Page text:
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Legislative Assembly for the ACT: 2018 Week 11 Hansard (24 October) . . Page.. 4216 ..


It is a wake-up call for all of us. The two degrees was an arbitrary concept; it is an uncontrolled experiment in our climate. The world is currently one degree warmer than it was in pre-industrial levels, and we all know that has made an impact. Right now New South Wales—which, effectively, from a climate, agricultural and geographical point of view is where we live—is 100 per cent in drought. Around the world there are hurricanes, record droughts in Cape Town, and forest fires in the Arctic, which is unbelievable to me.

The IPCC have said it is very clear. They reviewed 6,000 works and they said the change that could be caused by even half a degree more is a revelation. They can see there is a difference, and it is a substantial difference. At 1.5 degrees, rather than two degrees, the proportion of the global population subject to water stress could be 50 per cent lower. Food scarcity would be less of a problem, and hundreds of millions of people would have a lower risk of climate-related poverty.

Looking at the natural world, insects, vital for the pollination of crops, are almost twice as likely to lose their habitat at two degrees compared to 1.5 degrees. Sea level rises would affect 10 million people more by 2010 if there were an extra five-degree increase. To achieve this, the IPCC says carbon pollution would need to be cut by 45 degrees by 2030, compared with the 20-degree cut required for the two-degree pathway, and it would need to come down to zero by 2050.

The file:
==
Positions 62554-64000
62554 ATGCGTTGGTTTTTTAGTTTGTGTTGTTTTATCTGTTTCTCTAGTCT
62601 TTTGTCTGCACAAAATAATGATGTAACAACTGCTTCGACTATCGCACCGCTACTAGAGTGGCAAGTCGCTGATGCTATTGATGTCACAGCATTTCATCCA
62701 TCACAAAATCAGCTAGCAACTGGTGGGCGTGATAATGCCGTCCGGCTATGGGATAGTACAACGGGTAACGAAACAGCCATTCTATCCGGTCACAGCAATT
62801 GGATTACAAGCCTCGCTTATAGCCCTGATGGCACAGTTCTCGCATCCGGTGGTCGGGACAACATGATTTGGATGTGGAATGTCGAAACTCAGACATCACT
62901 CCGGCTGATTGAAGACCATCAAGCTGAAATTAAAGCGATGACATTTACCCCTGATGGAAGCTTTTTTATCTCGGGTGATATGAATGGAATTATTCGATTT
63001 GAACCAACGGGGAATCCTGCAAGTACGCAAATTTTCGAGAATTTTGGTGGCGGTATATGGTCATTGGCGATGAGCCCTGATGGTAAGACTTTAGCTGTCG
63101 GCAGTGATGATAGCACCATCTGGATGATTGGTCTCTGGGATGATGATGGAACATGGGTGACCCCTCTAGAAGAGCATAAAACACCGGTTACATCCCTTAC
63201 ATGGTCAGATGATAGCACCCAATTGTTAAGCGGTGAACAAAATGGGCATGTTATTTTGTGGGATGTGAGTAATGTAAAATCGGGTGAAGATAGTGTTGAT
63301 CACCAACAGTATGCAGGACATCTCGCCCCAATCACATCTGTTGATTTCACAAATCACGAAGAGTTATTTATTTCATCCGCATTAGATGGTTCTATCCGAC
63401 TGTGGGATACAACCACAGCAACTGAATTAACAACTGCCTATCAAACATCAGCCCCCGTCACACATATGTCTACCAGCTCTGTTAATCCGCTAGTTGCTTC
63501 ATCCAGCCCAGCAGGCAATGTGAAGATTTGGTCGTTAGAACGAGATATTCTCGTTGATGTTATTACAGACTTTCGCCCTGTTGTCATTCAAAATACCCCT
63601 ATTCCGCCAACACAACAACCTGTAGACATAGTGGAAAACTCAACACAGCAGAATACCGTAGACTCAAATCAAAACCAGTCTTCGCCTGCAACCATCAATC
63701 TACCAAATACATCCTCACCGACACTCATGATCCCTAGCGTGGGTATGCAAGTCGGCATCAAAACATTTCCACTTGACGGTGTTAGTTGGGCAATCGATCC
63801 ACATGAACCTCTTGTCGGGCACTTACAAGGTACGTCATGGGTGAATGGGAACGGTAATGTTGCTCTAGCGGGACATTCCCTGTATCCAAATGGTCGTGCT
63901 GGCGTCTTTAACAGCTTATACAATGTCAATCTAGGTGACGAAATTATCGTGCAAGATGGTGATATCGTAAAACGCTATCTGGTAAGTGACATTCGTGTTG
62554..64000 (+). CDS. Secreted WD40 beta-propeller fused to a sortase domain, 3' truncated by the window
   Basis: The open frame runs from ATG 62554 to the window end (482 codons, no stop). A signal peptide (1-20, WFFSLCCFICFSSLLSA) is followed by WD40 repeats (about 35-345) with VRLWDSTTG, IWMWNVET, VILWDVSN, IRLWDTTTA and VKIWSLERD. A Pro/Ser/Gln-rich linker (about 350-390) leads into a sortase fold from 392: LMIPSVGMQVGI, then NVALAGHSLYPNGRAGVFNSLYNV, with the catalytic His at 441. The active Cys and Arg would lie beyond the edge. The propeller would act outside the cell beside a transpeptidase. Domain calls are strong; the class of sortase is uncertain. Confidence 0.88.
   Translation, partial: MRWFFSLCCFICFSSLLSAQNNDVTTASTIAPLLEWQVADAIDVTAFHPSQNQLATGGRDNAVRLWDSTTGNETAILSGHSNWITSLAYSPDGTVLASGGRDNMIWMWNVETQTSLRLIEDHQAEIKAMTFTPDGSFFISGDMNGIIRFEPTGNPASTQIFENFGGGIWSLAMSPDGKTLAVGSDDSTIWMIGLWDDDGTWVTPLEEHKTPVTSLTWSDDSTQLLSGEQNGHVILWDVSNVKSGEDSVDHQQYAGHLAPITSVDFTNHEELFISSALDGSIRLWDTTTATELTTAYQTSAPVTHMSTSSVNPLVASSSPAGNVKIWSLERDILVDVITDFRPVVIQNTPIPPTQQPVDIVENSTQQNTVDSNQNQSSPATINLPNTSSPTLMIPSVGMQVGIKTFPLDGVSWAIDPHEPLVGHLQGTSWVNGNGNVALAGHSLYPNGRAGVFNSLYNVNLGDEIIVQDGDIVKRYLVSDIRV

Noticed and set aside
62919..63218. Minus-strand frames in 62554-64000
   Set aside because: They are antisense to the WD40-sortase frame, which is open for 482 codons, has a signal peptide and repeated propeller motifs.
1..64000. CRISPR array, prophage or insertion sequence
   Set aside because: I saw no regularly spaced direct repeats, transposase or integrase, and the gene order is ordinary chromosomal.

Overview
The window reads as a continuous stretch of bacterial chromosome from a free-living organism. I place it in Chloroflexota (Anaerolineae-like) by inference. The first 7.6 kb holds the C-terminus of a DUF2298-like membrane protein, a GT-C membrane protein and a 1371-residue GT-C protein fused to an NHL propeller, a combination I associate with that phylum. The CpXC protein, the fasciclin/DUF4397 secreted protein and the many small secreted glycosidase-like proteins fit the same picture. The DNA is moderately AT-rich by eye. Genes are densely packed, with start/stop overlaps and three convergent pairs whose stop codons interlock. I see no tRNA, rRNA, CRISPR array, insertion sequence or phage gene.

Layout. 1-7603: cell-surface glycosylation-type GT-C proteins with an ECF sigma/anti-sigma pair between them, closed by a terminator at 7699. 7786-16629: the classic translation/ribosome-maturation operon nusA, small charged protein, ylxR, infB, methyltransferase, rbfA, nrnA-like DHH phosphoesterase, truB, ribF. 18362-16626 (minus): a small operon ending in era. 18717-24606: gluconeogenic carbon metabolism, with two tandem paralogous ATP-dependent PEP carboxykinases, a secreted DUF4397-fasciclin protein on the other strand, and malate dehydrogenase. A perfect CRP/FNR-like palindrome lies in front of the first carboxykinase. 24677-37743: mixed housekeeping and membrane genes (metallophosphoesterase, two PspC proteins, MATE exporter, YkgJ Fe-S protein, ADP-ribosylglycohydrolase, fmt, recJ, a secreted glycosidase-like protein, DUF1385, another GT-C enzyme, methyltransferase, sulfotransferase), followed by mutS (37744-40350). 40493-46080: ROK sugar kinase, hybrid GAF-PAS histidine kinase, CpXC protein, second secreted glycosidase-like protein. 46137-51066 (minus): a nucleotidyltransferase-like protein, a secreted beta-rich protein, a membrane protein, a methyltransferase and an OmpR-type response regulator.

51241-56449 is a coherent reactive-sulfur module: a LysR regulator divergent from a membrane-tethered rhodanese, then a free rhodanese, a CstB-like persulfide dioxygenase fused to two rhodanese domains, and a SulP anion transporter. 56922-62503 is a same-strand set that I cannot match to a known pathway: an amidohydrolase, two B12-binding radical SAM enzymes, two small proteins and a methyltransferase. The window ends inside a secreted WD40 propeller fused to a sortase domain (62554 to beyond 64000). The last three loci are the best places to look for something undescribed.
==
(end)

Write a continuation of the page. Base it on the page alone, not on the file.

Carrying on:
The positive thing is that the ACT's goals are currently consistent with this, but we need to work harder both for ourselves and to make sure the rest of Australia and the rest of the world do the same. We have a particularly hard task because on a per capita basis our emissions are well above average for the world and average for Australia. We also consume a lot of things where the emissions are looked at from the point of view of where they are produced.

One of the things we need to look at is agriculture. I have a CSIRO report that shows that globally 1.6 per cent of human-related greenhouse gases come from farm ruminants—that is, cattle, sheep and goats. This is a significant issue. Ruminants are well-known for their methane production, and that is about 30 times more harmful than CO2. If we are going to get our greenhouse emissions down to zero—and the IPCC makes it quite clear we need to do that as soon as possible, and definitely by 2045—we are going to have to reduce down to zero our emissions from agriculture and livestock production. The CSIRO makes clear that even at present rises we are reducing the wheat production in Australia, compared to what it would have been had we not had the existing impacts of climate change. (Time expired.)

Belconnen Community Service

MRS KIKKERT (Ginninderra) (5.12): I rise today to thank the good people at Belconnen Community Service for all they do to support Canberrans who live in the Belconnen district, most of whom also live within my electorate of Ginninderra. I am especially grateful for the Belconnen Community Service 10/10 project that has taken place each year in October since 2012. Early this past Friday morning, dozens of volunteers gathered at St James Anglican Church in Holt. We began the day with


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